International Women’s Day on March 8th is a time to reflect on progress made, to call for change and to celebrate ordinary women who have played an extraordinary role in their community.
With 2016’s theme a #PledgeForParity, we asked eight rather brilliant women in the Drinks Industry for their thoughts.
Twin entrepreneurs Joyce and Raissa are co-founders of low-calorie soft drinks Double Dutch. Winners at the Virgin Start-Up Foodpreuner Festival in 2015, the mixers use innovative flavour pairings to enrich the taste of premium spirits.
Jess left Project Management at Innocent Drinks to co-found The Duppy Share Rum – a premium, cask-aged golden rum with a naughty streak. With punch parties and joie-de-vivre, Jess is spearheading a rum revolution…
Co-owner of Bubbledogs, super sommelier and Champagne expert Sandia Chang knows her wine. With stints at Noma, Per Se New York and Marcus Waring at The Berkley, she consults with passion and champions small-scale producers.
Identified by Forbes as one of the most powerful women in Mexico, Bertha was the first certified female Maestra Tequilera (a distinction previously only held by men). One of Food and Wine's most innovative woman, Bertha founded Casa Dragones Tequila to critical acclaim in 2009.
As Head Sommelier and Operations Director for JKS restaurants (a portfolio including Michelin-starred Gymkhana, Trishna and Lyle’s) Sue is an expert in her field, with a current focus on interesting wines from emerging regions with indigenous varietals.
Lizzie and her sister Melanie (Head Distiller) founded socially responsible Macchu Pisco in 2004. While Melanie handles the growing of grapes, distilling, and packaging, Lizzie directs the legal, marketing, and importing.
Having worked at restaurants such as London's River Café and Melbourne's Attica, as well as Bistrot Bruno Loubet and The Zetter Group, Emily founded her Wine Consultancy Vinalupa to share her passion and expertise for all things wine
Discussing Gender Parity in the Drinks Industry
Q.1 Working in a fairly male-dominated industry, do you feel that you have been judged as a result of your gender? Are there any incidents in particular?
JOYCE+RAISSA – DOUBLE DUTCH (J+R) "The drinks industry is definitely predominantly male - but if you think about it, our industry is all about exposure and getting as much brand recognition as possible. Who do you think all those men will remember at a f&b convention; the 50 men or the 2 only girls… We took our disadvantage and turned it into one of our strengths."
JESS – DUPPY SHARE "Yes, people don’t expect to meet a girl who owns a rum company and that can give you an edge!"
LIZZIE – LA DIABLADA "My sister Melanie was certainly not welcomed when she first arrived in Inca, she was even dubbed "la gringa" and chided for "overpaying" farmers for their grapes. People can’t believe that Macchu Pisco wasn’t a legacy handed down by our father or grandfather but founded by us, two sisters, and that we were introduced to the more refined points of pisco by our 100-year old grandmother!"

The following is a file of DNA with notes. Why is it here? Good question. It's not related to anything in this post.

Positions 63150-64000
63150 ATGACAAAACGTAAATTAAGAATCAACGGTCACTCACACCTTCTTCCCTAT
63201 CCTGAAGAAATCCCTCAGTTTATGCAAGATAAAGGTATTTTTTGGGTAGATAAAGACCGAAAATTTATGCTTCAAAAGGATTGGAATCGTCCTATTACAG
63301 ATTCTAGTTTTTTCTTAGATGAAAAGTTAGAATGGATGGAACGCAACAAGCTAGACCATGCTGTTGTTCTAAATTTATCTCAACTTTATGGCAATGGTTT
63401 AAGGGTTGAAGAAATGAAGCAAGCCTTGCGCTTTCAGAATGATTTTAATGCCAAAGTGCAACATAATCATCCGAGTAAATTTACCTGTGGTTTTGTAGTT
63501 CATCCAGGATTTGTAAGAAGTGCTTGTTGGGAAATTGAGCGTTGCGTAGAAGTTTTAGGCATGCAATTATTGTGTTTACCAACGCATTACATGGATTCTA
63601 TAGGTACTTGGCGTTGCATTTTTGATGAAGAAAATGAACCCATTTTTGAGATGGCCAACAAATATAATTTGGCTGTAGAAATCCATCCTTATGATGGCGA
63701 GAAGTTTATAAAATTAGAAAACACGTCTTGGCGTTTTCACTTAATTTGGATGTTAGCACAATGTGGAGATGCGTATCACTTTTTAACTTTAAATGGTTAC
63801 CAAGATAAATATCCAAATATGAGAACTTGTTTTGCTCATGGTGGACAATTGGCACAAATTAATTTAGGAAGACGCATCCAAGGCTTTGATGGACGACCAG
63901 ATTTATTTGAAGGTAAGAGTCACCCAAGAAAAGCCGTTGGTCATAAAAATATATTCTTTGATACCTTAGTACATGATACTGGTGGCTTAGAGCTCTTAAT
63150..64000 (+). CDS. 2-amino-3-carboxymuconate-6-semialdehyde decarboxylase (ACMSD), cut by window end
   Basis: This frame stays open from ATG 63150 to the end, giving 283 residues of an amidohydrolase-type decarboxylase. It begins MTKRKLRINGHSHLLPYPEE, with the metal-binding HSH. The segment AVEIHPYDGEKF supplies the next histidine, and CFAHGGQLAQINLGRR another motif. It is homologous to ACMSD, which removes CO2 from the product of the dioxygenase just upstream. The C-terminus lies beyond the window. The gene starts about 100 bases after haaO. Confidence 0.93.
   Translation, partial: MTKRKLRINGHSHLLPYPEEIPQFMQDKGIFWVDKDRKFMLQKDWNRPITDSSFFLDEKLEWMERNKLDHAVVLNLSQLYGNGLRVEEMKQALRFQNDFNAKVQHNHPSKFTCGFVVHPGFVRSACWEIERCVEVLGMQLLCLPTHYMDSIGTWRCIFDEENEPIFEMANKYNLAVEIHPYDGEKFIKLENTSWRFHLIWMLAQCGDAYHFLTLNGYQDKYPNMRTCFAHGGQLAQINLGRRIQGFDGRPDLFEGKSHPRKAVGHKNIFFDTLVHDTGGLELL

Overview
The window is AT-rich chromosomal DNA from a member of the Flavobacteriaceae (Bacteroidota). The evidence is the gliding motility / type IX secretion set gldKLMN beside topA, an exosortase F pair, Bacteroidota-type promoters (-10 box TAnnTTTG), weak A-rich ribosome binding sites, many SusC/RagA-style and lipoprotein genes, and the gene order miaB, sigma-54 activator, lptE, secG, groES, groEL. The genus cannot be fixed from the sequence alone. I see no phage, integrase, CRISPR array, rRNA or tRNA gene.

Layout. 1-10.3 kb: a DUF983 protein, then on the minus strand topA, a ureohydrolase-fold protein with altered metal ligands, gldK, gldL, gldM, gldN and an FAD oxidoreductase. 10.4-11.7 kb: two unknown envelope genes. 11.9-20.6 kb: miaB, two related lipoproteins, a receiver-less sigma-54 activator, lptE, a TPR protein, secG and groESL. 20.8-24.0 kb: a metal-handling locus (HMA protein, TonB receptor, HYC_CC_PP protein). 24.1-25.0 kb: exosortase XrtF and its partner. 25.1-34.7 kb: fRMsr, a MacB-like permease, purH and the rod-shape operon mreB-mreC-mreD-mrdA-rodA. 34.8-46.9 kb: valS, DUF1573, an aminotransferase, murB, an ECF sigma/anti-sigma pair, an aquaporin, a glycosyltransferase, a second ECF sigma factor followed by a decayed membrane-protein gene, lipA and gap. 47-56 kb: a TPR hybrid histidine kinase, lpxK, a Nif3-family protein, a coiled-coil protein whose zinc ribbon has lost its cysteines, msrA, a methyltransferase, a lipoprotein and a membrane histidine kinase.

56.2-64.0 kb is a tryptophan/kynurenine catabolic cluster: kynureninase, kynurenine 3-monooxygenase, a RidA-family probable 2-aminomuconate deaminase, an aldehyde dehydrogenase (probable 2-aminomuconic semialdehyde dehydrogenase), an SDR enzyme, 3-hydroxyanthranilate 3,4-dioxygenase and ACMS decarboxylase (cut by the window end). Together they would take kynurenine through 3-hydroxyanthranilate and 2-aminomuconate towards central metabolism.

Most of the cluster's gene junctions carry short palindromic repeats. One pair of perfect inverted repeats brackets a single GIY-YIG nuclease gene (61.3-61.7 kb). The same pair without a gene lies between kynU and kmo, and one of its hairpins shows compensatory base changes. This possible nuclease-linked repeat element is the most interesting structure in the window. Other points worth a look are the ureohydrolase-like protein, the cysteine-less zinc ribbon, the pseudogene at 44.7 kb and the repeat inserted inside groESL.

SUNAINA – JKS RESTAURANTS "I remember walking into a room of 20 men in suits, all of whom were above the age of 45. They were nothing but welcoming but I think it is probably natural to feel a little out of place in such a scenario! I think it not only came down to my gender, but I was only 22 when I started in the industry. I can imagine that certain guests who were used to drinking wines older than me were a little dubious or startled when they asked for the sommelier and I presented myself!"
BERTHA - CASA DRAGONES "When I co-founded Tequila Casa Dragones with Bob Pittman, one of the founders of MTV and current CEO of iHeart Media, he wanted to work with me because of my credentials and my knowledge of tequila - we were just two entrepreneurs, regardless of gender."
SANDIA – BUBBLEDOGS "I’ve been fairly lucky that I've never been judged as a result of my gender in a negative way. If anything, I remember when I was a young chef, my chef de cuisine at that time said he much preferred having women as cooks because they are more detailed and caring and less testosterone driven."
EMILY – VINALUPA "I have never felt that I have been treated any differently for being a woman at work and neither have I expected to be. The only difference I have experienced is that guests and press are in general a lot more curious of me, because I am female…"
Q.2 Do you see continued gender inequality in the drinks industry,
or are there promising signs of change?
EMILY "From my own experience, I don’t see gender inequality in wine today. There are now so many women and men who work in wine, most of whom are forward thinking individuals who take pride in their work and appreciate the knowledge and hard work of their colleagues. Of course, there does seem to be an extra mention if some one is a female but I do believe this will become less frequent."
SANDIA "I believe we don’t see any more gender inequality in the drinks industry. Both employers and guests recognise and will prefer talent over gender."
SUNAINA "I definitely feel there has been a change over the last 6 years. The change was already in progress when I started, however now I feel that you are almost more likely to see females in certain roles than males. I think the barrier has been broken down, almost completely."